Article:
Jennifer Lawrence as Dominika Egorova is red sparrow

“Red Sparrow” fails to take flight

March 20, 2018

Red Sparrow has received wide notability, probably due to both its original book’s success and highly acclaimed actress, Jennifer Lawrence. With no previous background, the film summarizes its plot as a late ballerina taking role as a spy for the Russian Intelligence service.

The film showcases an interesting storyline as events are surrounded by espionage and the question of “Who do you trust?” It develops a sense of anxiety because punishments for characters are real.

Screenwriter Justin Haythe was given the job of bringing the award-winning book, “Red Sparrow,” by Jason Matthews to the big screen. Matthews managed to avoid the trap that many book adaptations to movies suffer, which is rushed or missing plot points that degrades in emotional quality.

This film justifiably is rated R. Along with dark depictions of torture and violence, Red Sparrow is littered with graphic scenes of rape of nudity.

Red Sparrow opens with Dominika Egorova (Jennifer Lawrence), a legendary Russian ballerina, encountering an accident during a show that ends her dancing career. Desperate to keep her house and get her mother’s medicine, Dominika accepts her uncle Vanya Egorov’s (played by Matthias Schoenaerts) offer to join the Russian Intelligence service as a Sparrow, a seductress and spy. The story then follows Dominika through her brutal and violating training for her to be then recruited into a new mission, find and infiltrate the CIA mole.

As almost traditional with spy films, characters are pushed to the brink with risks, secrets, betrayals, and twists. This can make the plot confusing and some characters are difficult to keep track of, but also makes it more anxious since the audience won’t know who is or is not trustworthy. Overall, all the necessary emotion-connected characters are recognizable enough.

Locations throughout the film are brilliantly done. Even with many areas depicted as drab crossroads and streets, production designer Maria Djurkovic makes all the scenes feel full and real. In a rich and luxurious theater or a raining airplane strip, Djurkovic’s visual direction added character to each location. Such contrasting styles of gold-plated wall décor or dirty streets fits with the style of the film’s harsh reality.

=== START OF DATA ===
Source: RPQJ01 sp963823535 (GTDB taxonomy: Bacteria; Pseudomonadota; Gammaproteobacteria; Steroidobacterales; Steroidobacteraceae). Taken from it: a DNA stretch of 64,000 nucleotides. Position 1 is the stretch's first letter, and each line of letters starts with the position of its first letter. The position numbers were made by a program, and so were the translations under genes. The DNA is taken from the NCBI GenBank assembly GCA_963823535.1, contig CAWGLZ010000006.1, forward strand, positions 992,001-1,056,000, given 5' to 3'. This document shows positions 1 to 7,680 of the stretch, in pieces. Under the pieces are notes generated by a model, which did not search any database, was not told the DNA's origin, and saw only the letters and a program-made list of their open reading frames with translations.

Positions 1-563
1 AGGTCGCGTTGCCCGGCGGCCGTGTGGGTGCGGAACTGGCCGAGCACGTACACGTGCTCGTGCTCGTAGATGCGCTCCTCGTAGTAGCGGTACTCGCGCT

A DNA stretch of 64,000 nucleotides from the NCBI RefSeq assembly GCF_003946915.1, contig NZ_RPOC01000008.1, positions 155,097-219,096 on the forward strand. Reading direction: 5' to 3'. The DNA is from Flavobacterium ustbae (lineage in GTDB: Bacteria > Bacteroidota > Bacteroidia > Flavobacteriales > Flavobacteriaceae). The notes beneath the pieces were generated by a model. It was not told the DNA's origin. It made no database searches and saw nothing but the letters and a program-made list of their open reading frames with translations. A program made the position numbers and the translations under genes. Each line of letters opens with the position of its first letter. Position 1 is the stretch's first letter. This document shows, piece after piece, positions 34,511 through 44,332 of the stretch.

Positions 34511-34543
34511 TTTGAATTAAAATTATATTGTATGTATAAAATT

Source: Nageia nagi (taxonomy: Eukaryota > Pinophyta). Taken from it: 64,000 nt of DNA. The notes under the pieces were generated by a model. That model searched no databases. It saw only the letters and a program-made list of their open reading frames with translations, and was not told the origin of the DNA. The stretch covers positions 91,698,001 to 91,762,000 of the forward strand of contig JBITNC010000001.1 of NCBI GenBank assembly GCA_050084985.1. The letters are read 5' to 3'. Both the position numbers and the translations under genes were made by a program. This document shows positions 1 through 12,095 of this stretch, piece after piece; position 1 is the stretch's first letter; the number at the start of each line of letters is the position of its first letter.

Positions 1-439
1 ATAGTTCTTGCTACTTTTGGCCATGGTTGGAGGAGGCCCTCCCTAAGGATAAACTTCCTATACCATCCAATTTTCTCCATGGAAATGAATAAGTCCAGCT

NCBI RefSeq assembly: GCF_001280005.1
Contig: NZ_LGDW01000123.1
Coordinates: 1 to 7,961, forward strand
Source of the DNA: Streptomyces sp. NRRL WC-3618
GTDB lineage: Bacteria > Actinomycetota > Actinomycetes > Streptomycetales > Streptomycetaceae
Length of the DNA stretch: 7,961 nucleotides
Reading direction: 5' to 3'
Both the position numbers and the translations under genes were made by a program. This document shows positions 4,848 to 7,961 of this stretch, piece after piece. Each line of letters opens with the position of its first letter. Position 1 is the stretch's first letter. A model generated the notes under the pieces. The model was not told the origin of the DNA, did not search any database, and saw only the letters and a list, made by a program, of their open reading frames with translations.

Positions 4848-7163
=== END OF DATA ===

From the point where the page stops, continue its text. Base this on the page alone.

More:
Working with cinematographer Jo Willems also helped shoot magnificent angles of actors within the environment as well. A strong moment is found in the movie’s introduction, where a famous ballerina performance is taking place while CIA operative Nate Nash (played by Joel Edgerton) escapes from the local police. When Dominika takes stage, the camera aims from behind the performance, where light engulfs her while a darkened audience watches. The golden accents surrounding the stage and the vastness of the room and people are wonderfully captured.    It’s accompanying sequence of Nate’s rough night chase among cluttered alleyways and packed traffic adds an appealing introduction.

There is little to connect to the characters. The shockingly graphic attacks committed early in the film lose reason after repetitive use. Exhibited fear from Dominika loses its impact over time, as otherwise she is an emotionless character. Vanya, as well as other top Russian Intelligence leaders, do create the cold analytical atmosphere necessary for the film’s topics. They also make themselves obviously evil; practically all are unanimous in positioning themselves as dangerous villains.

Equally confusing is how Nate’s character is handled in the story. His emotions and appeals seem to drift apart from her. One moment he will do anything for her safety while another time he refuses her presence entirely. The conflict is understandable as espionage and secrets are critical in the plot, but it hinders whatever interactions they made to conclude in the illusion of attraction.

For a shortened story, the relationship feels cut and empty, and are missed opportunities in the film to create the steps required for the story’s human connections to fully present themselves overshadow the strong cinematograph and writing points.

Any hope the film has to get off the ground is lost in the distracting and uncomfortable graphic scenes, or quick meaningful interactions that are forgotten right after a random action sequence.

 

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